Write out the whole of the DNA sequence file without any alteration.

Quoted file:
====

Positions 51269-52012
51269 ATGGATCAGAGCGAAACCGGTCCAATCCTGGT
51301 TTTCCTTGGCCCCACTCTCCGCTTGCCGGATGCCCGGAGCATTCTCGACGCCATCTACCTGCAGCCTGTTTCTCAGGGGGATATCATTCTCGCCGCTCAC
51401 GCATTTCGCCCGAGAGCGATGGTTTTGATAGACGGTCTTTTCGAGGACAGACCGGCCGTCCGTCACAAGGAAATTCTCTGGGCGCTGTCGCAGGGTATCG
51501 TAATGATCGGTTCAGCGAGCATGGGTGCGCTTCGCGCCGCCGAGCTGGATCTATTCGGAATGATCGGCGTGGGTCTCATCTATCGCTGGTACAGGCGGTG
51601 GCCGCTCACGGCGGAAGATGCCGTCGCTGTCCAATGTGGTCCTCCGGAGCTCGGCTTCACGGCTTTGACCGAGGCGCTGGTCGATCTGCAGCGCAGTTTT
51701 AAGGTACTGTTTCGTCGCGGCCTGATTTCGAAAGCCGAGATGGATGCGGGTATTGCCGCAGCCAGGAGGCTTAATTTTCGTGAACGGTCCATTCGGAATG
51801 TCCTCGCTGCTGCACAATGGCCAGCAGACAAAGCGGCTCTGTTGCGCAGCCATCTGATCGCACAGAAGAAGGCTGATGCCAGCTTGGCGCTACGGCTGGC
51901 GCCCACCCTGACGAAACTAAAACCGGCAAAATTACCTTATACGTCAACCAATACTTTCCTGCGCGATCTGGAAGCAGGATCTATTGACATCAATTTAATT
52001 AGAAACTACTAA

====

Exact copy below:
Positions 51269-52012
51269 ATGGATCAGAGCGAAACCGGTCCAATCCTGGT
51301 TTTCCTTGGCCCCACTCTCCGCTTGCCGGATGCCCGGAGCATTCTCGACGCCATCTACCTGCAGCCTGTTTCTCAGGGGGATATCATTCTCGCCGCTCAC
51401 GCATTTCGCCCGAGAGCGATGGTTTTGATAGACGGTCTTTTCGAGGACAGACCGGCCGTCCGTCACAAGGAAATTCTCTGGGCGCTGTCGCAGGGTATCG
51501 TAATGATCGGTTCAGCGAGCATGGGTGCGCTTCGCGCCGCCGAGCTGGATCTATTCGGAATGATCGGCGTGGGTCTCATCTATCGCTGGTACAGGCGGTG
51601 GCCGCTCACGGCGGAAGATGCCGTCGCTGTCCAATGTGGTCCTCCGGAGCTCGGCTTCACGGCTTTGACCGAGGCGCTGGTCGATCTGCAGCGCAGTTTT
51701 AAGGTACTGTTTCGTCGCGGCCTGATTTCGAAAGCCGAGATGGATGCGGGTATTGCCGCAGCCAGGAGGCTTAATTTTCGTGAACGGTCCATTCGGAATG
51801 TCCTCGCTGCTGCACAATGGCCAGCAGACAAAGCGGCTCTGTTGCGCAGCCATCTGATCGCACAGAAGAAGGCTGATGCCAGCTTGGCGCTACGGCTGGC
51901 GCCCACCCTGACGAAACTAAAACCGGCAAAATTACCTTATACGTCAACCAATACTTTCCTGCGCGATCTGGAAGCAGGATCTATTGACATCAATTTAATT
52001 AGAAACTACTAA